Problem solving tips
3 min read


- Tricks and Tips to solve difficult problem easily
Tip: Follow these simple tips to find the total vapour pressure over the solution phase from the given data:
Say you are given two liquids and both are volatile. When we mix the two liquids, both the liquids will eventually evaporate and exert a pressure over the solution phase.
To make things easier, we are already given the values of the vapour pressure of the pure components. Plus, we are given the amounts of the two components which have been mixed to form an ideal solution.
Step 1- First of all, we will find the number of moles of each component

For this, we will find the molar mass of each component, and then we can find the number of moles of each component by applying this expression
Here, W is the Weight of the component, and M is Molar mass of the component

Step 2- Once we get the values of number of moles of component 1 and component 2, we can find the mole fraction of component 1 and component 2
Step 3 -Now, go on and apply Raoult's law to find the partial vapour pressure of each component:
(Equation 1)
(Equation 2)
Step 4 -Finally, add equations 1 and 2 to find the total pressure:
Now, let's practice this question to become a pro!
Vapour pressure of chloroform and dichloromethane at are 200 mm Hg and 415 mm Hg respectively. Vapour pressure of the solution obtained by mixing 25.5 g of and 40 g of at the same temperature will be:

[Molecular mass of and molecular mass of ]
615.0 mm Hg
347.9 mm Hg
285.5 mm Hg
173.9 mm Hg
Tip: I hope by now you have studied all the colligative properties of a solution. One of these properties include elevation in boiling point. Can you solve related questions easily? Yes?
Let's imagine two solutions with the same solvent but different solute particles.
To the first, we have added a given amount of a known solute - it's molecular mass is . And the second contains a given amount of an unknown solute with molecular mass . Additionally, we know the value of boiling point elevation in both the scenarios.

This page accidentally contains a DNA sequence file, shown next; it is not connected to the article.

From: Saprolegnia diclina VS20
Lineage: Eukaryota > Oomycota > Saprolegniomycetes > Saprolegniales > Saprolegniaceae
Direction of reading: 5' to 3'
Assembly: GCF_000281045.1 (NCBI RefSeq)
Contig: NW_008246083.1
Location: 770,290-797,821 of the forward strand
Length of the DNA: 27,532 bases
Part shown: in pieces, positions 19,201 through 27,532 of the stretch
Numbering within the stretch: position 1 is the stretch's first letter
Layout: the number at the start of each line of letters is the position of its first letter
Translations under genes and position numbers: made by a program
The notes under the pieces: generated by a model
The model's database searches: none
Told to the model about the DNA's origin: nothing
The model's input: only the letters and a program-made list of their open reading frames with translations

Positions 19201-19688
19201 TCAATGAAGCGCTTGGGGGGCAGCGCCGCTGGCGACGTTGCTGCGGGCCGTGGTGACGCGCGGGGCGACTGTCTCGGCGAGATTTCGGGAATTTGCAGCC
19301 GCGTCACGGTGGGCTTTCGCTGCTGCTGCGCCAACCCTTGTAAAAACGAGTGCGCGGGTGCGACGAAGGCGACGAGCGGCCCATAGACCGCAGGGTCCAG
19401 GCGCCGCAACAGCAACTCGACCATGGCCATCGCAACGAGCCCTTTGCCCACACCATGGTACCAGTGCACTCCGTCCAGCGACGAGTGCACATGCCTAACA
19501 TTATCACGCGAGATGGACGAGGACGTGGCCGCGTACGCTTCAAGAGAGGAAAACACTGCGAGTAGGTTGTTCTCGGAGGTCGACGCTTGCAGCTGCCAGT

post image
Now, can you find the value of molecular mass of the unknown solute?
In such questions you need to use the formula very smartly!
There are a few simple steps to follow-
Step 1- First of all, we will find the value of using the values given for Solution 1. For this, we will use the expression-
Remember that the value of is constant for a solvent.
Step 2- Now, we can place the value of in the relevant expression to find the molecular mass of the unknown solute.
Practice the question to get the better clarification.
A solution containing naphthalene (mol. mass ) in of carbon tetrachloride yield a boiling point elevation C while a solution of of an unknown solute in the same weight of the solvent gives a boiling elevation of . Find the molecular mass of the unknown solute.
Tip: Let's quickly revise the steps to find the degree of dissociation/association
Step 1 - Write the dissociation/association equation. Say, "a" mole of a solute is added to a solvent to make a solution. Let us assume to be the degree of dissociation/association of the solute in the solvent.
Initially a mole
After dissociation

Step 2-Calculate van't hoff factor using the relation

Step3- Finally, calculate by combining steps 1 and 2
Practice these questions by applying the above steps-

The Van't Hoff factor for 0.1 M La solution is found to be 2.74 the percentage dissociation of the salt is :
There are KI and sucrose solutions with 0.1 M concentration each. If the osmotic pressures of KI and sucrose solutions are 0.465 bar and 0.245 bas respectively, find the degree of dissociation for KI.